Kellogg/Union Dispute Has No Resolution In Future

This is an archived article and the information in the article may be outdated. Please look at the time stamp on the story to see when it was last updated.

(Memphis) After nearly five months of being locked out of their jobs at the Kellogg's plant in Memphis, the NAACP'S Memphis president announces the company wants to resume negotiations with workers.

However, WREG is hearing a different story from both the union that represents the workers and the company itself.

Reverend Keith Norman held up a letter at the NAACP Gala last night that he claimed said Kellogg wanted to return to the bargaining table with locked out workers.

Friday, we learned that letter may not mean a whole lot.

Outside the Memphis Kellogg's plant workers are still on the picket line and referred our questions about negotiations resuming to union bosses.

WREG talked to a bakery and grain union leader by phone.

They call the letter the NAACP Memphis president received Kellogg propaganda.

They say people like Al Sharpton and others inquiring about the lock-out received similar letters from the cereal maker.

The union says it is still fighting for a contract that doesn't add so many temporary workers to the company and reinstated their old health care benefits.

Meanwhile, Kellogg also responded to a WREG web story about the NAACP president's announcement talks were resuming.

The company wrote it wants employees back to work as soon as possible but, "The status of our negotiations with the BCTGM however, has not changed. "

The company says employees are paid extremely well and changes for newer workers to stay competitive.

So for now, the company parking lot remains empty with Kellogg employees standing on the other side of the gate along the highway trying to gain support for their cause.

"I wish them good luck, yes I do. I know they got a family and everything, you know,” said Juanita Teel, Kellogg employee supporter.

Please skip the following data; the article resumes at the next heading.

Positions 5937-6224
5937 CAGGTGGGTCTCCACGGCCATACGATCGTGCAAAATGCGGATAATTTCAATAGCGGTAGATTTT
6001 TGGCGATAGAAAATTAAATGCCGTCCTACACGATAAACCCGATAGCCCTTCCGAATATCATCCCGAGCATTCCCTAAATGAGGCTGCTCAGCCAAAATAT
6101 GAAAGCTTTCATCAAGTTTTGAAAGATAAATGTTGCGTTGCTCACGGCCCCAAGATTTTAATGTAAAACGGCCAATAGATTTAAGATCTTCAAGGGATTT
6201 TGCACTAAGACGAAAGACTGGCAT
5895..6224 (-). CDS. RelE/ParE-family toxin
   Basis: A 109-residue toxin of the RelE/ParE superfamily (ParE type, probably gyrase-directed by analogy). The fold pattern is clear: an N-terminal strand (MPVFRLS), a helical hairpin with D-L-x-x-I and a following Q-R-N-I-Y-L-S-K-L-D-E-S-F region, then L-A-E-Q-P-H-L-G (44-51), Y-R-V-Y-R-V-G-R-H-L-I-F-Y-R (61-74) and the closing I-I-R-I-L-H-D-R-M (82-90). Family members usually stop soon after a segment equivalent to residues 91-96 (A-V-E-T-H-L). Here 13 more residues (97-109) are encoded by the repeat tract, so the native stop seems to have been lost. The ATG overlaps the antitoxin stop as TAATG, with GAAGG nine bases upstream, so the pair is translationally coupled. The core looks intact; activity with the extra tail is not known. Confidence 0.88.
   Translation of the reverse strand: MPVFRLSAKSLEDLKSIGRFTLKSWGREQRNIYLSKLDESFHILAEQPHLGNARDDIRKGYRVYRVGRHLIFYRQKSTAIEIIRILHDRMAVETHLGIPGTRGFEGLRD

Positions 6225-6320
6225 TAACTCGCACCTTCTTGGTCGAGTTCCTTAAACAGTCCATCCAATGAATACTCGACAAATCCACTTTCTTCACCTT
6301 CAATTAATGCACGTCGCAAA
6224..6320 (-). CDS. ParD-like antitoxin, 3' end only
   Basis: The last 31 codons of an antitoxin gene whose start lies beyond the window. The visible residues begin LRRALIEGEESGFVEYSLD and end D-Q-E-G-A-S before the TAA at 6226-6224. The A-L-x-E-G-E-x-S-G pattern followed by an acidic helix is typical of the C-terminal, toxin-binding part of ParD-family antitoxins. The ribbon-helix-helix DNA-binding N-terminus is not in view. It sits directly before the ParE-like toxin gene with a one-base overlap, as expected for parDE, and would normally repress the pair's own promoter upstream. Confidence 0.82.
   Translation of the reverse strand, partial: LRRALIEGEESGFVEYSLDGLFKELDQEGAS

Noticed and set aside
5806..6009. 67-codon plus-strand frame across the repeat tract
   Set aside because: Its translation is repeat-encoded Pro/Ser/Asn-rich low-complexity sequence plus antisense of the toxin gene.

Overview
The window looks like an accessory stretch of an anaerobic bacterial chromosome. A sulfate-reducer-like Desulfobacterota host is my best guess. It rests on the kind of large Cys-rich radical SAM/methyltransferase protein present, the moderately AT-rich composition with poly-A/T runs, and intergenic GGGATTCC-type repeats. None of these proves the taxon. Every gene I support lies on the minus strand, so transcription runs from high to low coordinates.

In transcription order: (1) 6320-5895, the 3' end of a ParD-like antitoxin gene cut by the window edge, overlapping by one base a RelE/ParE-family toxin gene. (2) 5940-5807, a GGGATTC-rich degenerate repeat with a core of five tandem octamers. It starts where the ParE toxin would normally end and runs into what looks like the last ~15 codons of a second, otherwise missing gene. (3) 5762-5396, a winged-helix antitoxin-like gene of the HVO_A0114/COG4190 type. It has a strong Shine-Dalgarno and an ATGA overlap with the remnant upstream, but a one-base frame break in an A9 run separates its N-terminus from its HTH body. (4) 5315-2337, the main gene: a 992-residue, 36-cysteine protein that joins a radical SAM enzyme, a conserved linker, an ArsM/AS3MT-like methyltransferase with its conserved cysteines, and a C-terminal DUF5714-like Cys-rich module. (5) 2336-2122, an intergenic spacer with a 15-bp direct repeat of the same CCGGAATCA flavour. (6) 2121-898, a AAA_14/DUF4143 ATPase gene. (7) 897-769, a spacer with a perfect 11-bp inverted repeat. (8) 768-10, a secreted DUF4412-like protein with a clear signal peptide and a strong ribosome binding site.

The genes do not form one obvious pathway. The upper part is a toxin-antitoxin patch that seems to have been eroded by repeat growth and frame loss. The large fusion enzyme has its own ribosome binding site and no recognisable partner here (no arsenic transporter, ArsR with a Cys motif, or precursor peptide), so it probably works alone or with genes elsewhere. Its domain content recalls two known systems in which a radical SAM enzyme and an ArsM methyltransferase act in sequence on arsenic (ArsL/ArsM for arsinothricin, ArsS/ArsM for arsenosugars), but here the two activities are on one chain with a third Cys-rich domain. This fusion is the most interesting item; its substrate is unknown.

The bakery and grain union is awaiting word from the National Labor Relations Board. They've asked the board to declare the lock-out illegal.

The board has yet to rule.


  • Voice of Reason

    Sounds pretty simple to me. The average Kellogg employee is getting paid an AVERAGE of $30 per hour to make, bag, and distribute cereal (straight pay, not including overtime or holiday pay). People that affect our well being make a lot less, such as nurses, teachers, our military men and women, etc. Sounds like Kellogg’s wants to drop the starting wage for new employees by $4 per hour. I don’t see the issue. Ask a guy flipping burgers if he’d like to work at Kellogg’s at even the reduced rate. Bet he shows up at the front before his or her spatula hits the grill!

    • Munford Molly

      If the guy flipping burgers wanted a job at Kellogg’s all he would have to do is apply and take the test. Guess he wasn’t interested. Your right alot of these people do make less money but don’t blame the workers of Kellogg’s for making good money. Kelloggs makes 14.8 BILLON dollors a year. They can afford to pay their employee’s well. After all the employee’s are the ones that makes the products that make them all that money. And these employee’s work 7 days a week also. Most people wouldn’t do that.

      • Voice of Reason

        There are people waiting in line to work at Kellogg’s because of the high pay for the simple jobs they are required to perform. Do you mean to tell me that if you had a company, would would split evenly the profits made between each employee? Just because a company makes “billions” of dollars, doesn’t mean it owes its employees an equal share. If you’re in Memphis and striking right now, I hope you take advantage of your time off and get an education in English grammar. Good grief…

  • David Carter

    As always in situations like this. A christian preacher or two has to pop up, claiming to solve all. They can’t explain why Black people are still at the bottom in this country after 400 years. Do they or do they not have a direct line to God? No!

    • Voice of Reason

      And AGAIN the race card is pulled out. I don’t know if you’ve noticed or not, but the President of the United States is a black guy! His cabinet has more blacks and women on it than at any other point in American history. Nope, I am not going to buy this repression garbage. It’s not a race thing; it’s a money thing. Pull your head out…

  • DB

    One commentor, who can’t spell “billion” properly, seems to think that companies only exist to transfer their profits to their employees. That man (or woman) needs to take a course in how corporations actually work.
    The union hates temporary workers because those workers aren’t dues paying union members. From what I’ve seen this isn’t about any existing union worker losing their job or drastically seeing their pay cut. It’s about everyone having to pay more for their ever increasing healthcare costs, and the fact that a 2-tier wage structure with new permanent hires getting paid less than existing union members that strikes to the very heart of the union mantra that everyone in the union gets paid the same. When the union can’t guarantee this they end up with very unhappy members who start to question why even have a union at all?

Comments are closed.